(Note: The short-lived World Football League adopted, in 1974, a rule like the one I’m proposing. After a touchdown, which was worth seven points, the ball was marked at the 2 ½-yard line, and the scoring team could add another point via a run or pass. The “action point,” it was called.)

There are reasons the extra point has, over the decades, fought off attempt after attempt to eliminate it. Its history, in fact, is infinitely more interesting than the play itself. The play itself is a metronomic bore: snap, hold, kick. (Or as I like to think of it: We interrupt this game to bring you the World Cup.) It also has never seemed like much of a football play, even if it does involve the foot.

Worse, it’s utterly predictable. Only once in the last nine seasons, near as I can determine, has a game been decided by a missed PAT — this one between the Cardinals and Cowboys on Dec. 25, 2010. (Merry Christmas!)

At least as early as 1933, there were folks in the NFL lobbying to get rid of the point-after. That was the year the Giants’ Tim Mara sought to “abolish” it and replace it with “a 10-minute overtime period in the event that the regulation game ends in a tie,” The New York Times reported.

Mara pointed out that of 58 league games played during the past season only one was decided by the extra point and that [10] . . . resulted in ties.

“In every sport but football authorities have sought to avoid a tie score,” Mara declared. “No matter whom you are rooting for you don’t want to see a game end in a tie. The game has reached such a stage now that few field goals are attempted. The one desire seems to be a touchdown.”

So that, maybe, was the first grenade lobbed in the PAT’s direction. The league was choking on tie games, and the point-after wasn’t helping to break those ties (which is one of the things it was supposed to do).

Bert Bell, as owner of the Eagles and later as NFL commissioner, made the quashing of the extra point a personal crusade. He did everything he could to get it stricken from the rulebook. One of his main arguments was that the change would “do away with the one-point spread in which gamblers are so much interested,” he said in 1951. This, he predicted, would cut down “gambling by 60 percent.”

Not long afterward he pushed for touchdowns to be revalued at seven points — thereby making the PAT superfluous. The Times referred to it as his “perennial suggestion.” It was voted down, 7-5.

Lloyd Larsen, the Milwaukee Sentinel columnist, joked that Bell might have had an ulterior motive. “Could it be,” he wondered, “that his real concern is the cost of footballs [$17 per] kicked into the crowd?”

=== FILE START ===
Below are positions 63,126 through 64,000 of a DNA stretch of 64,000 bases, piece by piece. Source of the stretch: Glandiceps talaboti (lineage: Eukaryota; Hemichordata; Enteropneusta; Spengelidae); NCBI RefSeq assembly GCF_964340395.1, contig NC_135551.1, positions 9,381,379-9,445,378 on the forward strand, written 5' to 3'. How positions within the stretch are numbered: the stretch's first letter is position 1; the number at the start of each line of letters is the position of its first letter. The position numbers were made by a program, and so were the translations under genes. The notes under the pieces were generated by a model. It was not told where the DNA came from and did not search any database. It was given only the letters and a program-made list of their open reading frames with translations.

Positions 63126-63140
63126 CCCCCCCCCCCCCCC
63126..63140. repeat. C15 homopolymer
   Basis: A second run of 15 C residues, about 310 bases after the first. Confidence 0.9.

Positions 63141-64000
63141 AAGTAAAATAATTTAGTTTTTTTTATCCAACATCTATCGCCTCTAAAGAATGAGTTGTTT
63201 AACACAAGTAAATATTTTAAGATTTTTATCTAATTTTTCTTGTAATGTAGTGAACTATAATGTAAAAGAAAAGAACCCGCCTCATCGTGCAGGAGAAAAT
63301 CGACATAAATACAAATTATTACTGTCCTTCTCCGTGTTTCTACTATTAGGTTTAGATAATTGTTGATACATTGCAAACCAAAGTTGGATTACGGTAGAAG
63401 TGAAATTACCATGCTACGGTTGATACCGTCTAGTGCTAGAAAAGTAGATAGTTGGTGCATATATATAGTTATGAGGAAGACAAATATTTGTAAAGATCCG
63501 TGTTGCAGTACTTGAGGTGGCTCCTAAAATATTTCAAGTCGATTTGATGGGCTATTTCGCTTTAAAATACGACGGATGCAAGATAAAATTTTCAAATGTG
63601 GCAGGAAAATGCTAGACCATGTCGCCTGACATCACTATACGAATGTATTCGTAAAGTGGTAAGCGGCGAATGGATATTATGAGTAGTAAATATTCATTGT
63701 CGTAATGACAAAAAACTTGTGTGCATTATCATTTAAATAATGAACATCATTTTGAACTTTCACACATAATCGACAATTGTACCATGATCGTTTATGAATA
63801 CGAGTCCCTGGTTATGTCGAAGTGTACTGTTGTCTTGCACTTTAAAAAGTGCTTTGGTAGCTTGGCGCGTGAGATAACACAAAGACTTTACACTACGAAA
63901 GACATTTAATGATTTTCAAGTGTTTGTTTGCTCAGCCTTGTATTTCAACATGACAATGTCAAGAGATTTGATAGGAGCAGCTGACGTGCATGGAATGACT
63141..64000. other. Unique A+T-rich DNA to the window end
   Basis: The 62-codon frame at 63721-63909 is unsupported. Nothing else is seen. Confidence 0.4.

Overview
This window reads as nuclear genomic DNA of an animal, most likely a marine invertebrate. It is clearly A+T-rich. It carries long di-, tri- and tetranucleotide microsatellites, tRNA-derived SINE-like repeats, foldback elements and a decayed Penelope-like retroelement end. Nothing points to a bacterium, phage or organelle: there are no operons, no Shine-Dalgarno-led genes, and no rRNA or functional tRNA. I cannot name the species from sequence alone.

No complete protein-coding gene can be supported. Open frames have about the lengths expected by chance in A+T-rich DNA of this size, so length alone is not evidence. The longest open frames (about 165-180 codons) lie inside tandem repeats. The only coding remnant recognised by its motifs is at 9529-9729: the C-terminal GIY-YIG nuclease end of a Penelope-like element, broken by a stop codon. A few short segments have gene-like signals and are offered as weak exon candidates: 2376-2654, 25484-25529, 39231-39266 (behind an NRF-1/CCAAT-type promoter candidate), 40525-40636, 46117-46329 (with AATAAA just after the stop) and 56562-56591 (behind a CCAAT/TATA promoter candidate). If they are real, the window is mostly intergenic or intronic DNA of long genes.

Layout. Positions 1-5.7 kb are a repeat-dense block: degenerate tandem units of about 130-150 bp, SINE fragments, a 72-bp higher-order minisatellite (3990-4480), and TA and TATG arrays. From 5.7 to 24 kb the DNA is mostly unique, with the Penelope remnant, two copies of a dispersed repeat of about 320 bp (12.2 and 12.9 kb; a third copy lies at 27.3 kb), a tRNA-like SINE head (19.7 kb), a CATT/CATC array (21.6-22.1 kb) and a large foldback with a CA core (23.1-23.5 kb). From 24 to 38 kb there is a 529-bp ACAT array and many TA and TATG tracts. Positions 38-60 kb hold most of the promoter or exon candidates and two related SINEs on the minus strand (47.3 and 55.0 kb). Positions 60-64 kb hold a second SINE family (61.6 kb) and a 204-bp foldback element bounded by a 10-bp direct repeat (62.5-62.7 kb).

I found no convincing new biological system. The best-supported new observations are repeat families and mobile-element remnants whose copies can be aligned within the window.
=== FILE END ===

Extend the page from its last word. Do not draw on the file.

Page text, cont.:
Actually, there might have been some truth to this — in the early years, anyway. One Sunday in 1935, Bell nearly ran out of footballs during a blowout loss to the Bears in Philadelphia. Chicago’s Jack Manders kept booting extra points into the stands, and the fans kept keeping them as consolation prizes. By the third quarter, only one usable ball was left. So after their last two touchdowns, the Bears waived their right to a PAT and just lined up for the kickoff. That explained the unusual final score: 39-0.

In 1968, almost a decade after Bell’s death, the NFL and AFL conducted a joint experiment with the point-after. In the 23 interleague preseason games that year — this was before the merger, remember — teams were given the option of running or passing for the point from the 2-yard line. Kicks were verboten.

But while the provisional rule jazzed up some otherwise dreary exhibition games, it never gained much traction with the owners — and was deposited, along with all the other brainstorms whose time had not yet come, in the dustbin of history.

And now here we are, almost half a century later, wrestling with the PAT question again. I just wish, while we were mulling the issue, the words “point value” were being thrown around more often. Two field goals should never equal a touchdown. They just shouldn’t.

Source: pro-football-reference.com

Nobody hated the PAT more than NFL commissioner Bert Bell (shown here working in the schedule -- with dominoes).

Nobody hated the PAT more than NFL commissioner Bert Bell (shown here working on the schedule — with dominoes).

The passing record Lou Groza once held

When you think of Lou Groza, you think of this big guy — 6-3, 240, with a bit of a belly — booting field goals forever for the Browns. Groza happened to be a fine offensive tackle, too, protecting the blind side of Cleveland quarterbacks for more than a decade, but it’s his 264 field goals and 1,608 points that are more remembered. When he retired after the 1967 season, he held the career record in both categories. By a mile.

Lou Groza, doing what he did best.

Browns Hall of Famer Lou Groza, doing what he did best.

Anyway, you might be amused to learn that “The Toe,” as he was called, once held an NFL passing record. What record could that possibly be, you ask? Answer: For almost five years, he was the oldest player ever to throw a pass in the league.

Groza made this little piece of history in a 27-17 loss to the Vikings in 1965 – at the age of 41 years, 279 days. Patricia Heaton’s dad, Chuck, who covered the Browns for The Plain Dealer, described it this way:

The large and somewhat stunned gathering also saw Lou Groza throw a forward pass. The Toe, who on very few occasions in the past has had to resort to such desperation maneuvers, was trying to kick a 50-yard field goal.